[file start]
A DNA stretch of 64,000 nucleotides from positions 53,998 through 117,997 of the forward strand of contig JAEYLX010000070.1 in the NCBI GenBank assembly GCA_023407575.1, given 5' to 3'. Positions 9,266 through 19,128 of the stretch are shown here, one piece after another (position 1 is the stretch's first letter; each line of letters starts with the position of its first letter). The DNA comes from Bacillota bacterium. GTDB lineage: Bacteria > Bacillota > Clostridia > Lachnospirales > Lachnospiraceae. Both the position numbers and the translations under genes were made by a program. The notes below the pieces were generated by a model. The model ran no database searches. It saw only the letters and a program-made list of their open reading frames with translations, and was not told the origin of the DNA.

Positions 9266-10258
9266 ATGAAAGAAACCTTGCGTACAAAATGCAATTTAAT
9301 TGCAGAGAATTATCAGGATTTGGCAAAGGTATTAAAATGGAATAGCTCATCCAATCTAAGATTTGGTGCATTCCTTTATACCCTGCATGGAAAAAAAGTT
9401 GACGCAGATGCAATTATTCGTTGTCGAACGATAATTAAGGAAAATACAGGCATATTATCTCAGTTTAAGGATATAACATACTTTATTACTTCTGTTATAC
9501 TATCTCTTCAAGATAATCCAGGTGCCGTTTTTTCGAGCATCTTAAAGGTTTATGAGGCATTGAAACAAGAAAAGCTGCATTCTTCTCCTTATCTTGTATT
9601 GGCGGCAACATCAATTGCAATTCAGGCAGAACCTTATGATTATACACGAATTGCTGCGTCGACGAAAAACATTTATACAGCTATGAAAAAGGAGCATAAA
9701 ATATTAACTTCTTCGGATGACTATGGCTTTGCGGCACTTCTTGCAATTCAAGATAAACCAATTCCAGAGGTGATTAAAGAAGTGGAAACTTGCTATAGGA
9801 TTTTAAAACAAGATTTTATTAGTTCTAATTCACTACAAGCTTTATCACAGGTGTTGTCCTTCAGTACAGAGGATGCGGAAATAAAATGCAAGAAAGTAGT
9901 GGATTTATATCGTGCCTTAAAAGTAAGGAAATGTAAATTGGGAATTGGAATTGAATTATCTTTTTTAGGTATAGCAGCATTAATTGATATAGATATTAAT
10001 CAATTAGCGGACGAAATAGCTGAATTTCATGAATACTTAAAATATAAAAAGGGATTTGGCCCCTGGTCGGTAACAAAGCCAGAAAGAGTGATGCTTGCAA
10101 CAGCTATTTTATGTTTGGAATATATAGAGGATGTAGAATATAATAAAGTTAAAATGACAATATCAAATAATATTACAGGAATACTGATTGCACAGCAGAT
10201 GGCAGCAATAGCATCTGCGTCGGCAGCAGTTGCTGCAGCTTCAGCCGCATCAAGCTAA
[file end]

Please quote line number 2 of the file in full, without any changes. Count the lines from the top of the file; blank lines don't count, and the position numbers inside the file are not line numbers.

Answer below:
Positions 9266-10258